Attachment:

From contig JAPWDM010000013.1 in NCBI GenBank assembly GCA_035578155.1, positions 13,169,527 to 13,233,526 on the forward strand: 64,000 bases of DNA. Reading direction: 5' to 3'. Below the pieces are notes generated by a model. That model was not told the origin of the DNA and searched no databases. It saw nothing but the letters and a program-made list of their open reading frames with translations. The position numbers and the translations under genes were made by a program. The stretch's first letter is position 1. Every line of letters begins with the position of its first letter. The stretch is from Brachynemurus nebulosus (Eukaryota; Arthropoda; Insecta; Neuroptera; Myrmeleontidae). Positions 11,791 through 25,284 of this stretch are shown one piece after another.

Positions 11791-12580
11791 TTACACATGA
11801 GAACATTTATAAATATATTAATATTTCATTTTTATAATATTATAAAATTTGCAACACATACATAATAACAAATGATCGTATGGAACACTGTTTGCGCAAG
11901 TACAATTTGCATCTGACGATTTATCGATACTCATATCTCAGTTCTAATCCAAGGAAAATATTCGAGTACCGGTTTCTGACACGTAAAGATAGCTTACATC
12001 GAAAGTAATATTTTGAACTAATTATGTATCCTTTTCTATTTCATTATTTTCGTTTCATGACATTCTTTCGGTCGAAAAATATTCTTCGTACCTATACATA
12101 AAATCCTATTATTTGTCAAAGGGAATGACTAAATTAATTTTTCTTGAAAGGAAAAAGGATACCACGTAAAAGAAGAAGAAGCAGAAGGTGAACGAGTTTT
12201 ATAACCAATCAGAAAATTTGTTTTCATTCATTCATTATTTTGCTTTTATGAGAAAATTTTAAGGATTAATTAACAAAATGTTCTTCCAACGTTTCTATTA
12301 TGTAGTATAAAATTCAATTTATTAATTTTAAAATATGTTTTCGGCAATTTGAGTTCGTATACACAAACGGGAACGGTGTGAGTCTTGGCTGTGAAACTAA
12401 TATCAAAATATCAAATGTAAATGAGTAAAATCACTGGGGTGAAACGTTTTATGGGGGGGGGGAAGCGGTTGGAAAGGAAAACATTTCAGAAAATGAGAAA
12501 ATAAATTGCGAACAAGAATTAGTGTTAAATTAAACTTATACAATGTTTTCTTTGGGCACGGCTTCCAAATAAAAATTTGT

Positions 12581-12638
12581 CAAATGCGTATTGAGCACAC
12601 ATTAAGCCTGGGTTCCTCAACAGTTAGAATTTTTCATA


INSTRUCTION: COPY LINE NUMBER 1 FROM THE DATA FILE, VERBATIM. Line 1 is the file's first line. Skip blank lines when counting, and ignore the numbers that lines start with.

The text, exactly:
From contig JAPWDM010000013.1 in NCBI GenBank assembly GCA_035578155.1, positions 13,169,527 to 13,233,526 on the forward strand: 64,000 bases of DNA. Reading direction: 5' to 3'. Below the pieces are notes generated by a model. That model was not told the origin of the DNA and searched no databases. It saw nothing but the letters and a program-made list of their open reading frames with translations. The position numbers and the translations under genes were made by a program. The stretch's first letter is position 1. Every line of letters begins with the position of its first letter. The stretch is from Brachynemurus nebulosus (Eukaryota; Arthropoda; Insecta; Neuroptera; Myrmeleontidae). Positions 11,791 through 25,284 of this stretch are shown one piece after another.